|Publication number||US6930577 B2|
|Application number||US 10/605,206|
|Publication date||Aug 16, 2005|
|Filing date||Sep 15, 2003|
|Priority date||Sep 15, 2003|
|Also published as||US20050057333|
|Publication number||10605206, 605206, US 6930577 B2, US 6930577B2, US-B2-6930577, US6930577 B2, US6930577B2|
|Inventors||Ananthram Subramanian, Ronald Ciarcia, Narender Macha, Luis Brignoni, Paul Douglas Lafferty|
|Original Assignee||General Electric Company|
|Export Citation||BiBTeX, EndNote, RefMan|
|Patent Citations (18), Referenced by (25), Classifications (13), Legal Events (3)|
|External Links: USPTO, USPTO Assignment, Espacenet|
The present invention relates generally to molded case circuit breakers and particularly to lug terminals or other terminal connectors used thereon. Still more particularly, this invention relates to insulators covering the lugs or terminal connectors, trapped to the circuit breaker by attachment of the lug or terminal to the circuit breaker terminal.
Circuit breakers are commonly mounted within an electrical enclosure or draw out unit to provide overcurrent protection to a circuit. A line side of the circuit breaker is connected to an electrical power line supplying electricity and a load side of the circuit breaker is connected to the circuit to be protected. In all circuit breakers, the separation of the breaker contacts due to a short circuit causes an electrical arc to form between the separating contacts. The arc causes the formation of relatively high-pressure gases as well as ionization of air molecules within the circuit breaker including carbon deposits. These high-pressure gases can cause damage to the breaker casing and the carbon deposits on the lugs and lug screws can lead to dielectric breakdown. The gases, therefore, must be vented from the circuit breaker enclosure. In addition, a phase-to-phase fault can occur if the arc gases from different phases are allowed to mix, and a phase-to-ground fault can occur if the gases contact the grounded enclosure. To avoid a phase-to-phase or phase-to-ground fault, gases vented from different phases must be kept separate from each other and away from the grounded enclosure until the ionization has dissipated. These high temperature gases must exit the circuit breaker enclosure in order to prevent the circuit breaker enclosure from becoming over-stressed. Ventilated circuit breakers provide openings within the circuit breaker enclosure to allow the ionized gases to exit the circuit breaker in a controlled manner.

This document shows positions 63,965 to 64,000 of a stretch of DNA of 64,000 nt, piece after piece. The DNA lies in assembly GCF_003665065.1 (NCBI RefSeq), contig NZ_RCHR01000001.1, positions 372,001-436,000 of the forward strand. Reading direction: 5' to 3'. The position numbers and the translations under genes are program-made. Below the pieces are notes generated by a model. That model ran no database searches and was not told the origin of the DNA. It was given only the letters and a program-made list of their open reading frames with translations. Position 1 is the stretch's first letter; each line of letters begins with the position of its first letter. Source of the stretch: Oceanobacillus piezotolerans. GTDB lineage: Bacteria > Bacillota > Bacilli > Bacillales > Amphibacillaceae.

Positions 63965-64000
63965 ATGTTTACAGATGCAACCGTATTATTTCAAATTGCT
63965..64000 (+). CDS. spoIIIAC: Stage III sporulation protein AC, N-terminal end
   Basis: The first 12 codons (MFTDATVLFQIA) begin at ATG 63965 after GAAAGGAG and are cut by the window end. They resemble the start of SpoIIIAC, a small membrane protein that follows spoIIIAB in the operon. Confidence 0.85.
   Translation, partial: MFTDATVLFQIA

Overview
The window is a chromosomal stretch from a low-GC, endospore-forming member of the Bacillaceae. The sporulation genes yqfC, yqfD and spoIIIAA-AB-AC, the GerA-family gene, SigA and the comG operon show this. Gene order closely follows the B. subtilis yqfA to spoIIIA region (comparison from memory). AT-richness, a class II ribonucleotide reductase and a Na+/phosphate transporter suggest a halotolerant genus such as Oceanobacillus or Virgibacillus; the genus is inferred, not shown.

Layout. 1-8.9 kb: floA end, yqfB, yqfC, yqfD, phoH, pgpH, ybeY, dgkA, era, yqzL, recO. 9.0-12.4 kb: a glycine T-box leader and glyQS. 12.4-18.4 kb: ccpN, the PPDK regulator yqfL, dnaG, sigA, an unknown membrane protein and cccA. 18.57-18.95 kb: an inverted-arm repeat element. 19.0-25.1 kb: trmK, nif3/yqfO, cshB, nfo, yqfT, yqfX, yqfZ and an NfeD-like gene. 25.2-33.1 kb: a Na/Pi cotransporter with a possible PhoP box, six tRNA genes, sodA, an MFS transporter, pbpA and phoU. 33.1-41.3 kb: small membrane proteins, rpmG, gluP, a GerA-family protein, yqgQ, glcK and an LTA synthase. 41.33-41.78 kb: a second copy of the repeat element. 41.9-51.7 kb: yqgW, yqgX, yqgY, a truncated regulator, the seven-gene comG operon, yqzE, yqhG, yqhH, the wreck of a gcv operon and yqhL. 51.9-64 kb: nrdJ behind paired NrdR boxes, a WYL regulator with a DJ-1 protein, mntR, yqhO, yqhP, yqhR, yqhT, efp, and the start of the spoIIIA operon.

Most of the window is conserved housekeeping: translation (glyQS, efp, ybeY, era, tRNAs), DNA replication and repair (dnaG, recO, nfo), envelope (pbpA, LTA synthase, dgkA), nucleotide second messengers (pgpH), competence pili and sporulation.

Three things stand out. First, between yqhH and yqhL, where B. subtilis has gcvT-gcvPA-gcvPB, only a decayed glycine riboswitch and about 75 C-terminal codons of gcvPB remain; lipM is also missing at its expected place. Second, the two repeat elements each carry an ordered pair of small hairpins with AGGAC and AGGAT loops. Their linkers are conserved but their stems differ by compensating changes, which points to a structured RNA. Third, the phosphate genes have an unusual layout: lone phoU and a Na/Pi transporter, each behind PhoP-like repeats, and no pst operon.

During installation of a circuit breaker, terminal straps extending from either a line side or a load side of a circuit breaker must be connected to its source or load (such as to bus lines or cable lines). Connection may be accomplished by inserting a screw, or other rod-shaped connector, through a hole in the terminal strap and through an opening in a connector for the source or load. A nut, or equivalent receiving or tightening device, may then be attached to the screw for securing the connection between the terminal strap and the source or load.
It is known to provide a wiring connector or lug on the load terminal of a molded case circuit breaker. These wiring lugs have at least one wire-receiving opening in an end face. The opening is individually intersected by a threaded opening which intersects the wire-receiving opening at a right angle. A set screw in the threaded opening projects into the wire-receiving opening to clamp a wire in a respective opening. This lug permits power through the circuit breaker to be distributed to a load device downstream or received from a source upstream of the circuit breaker.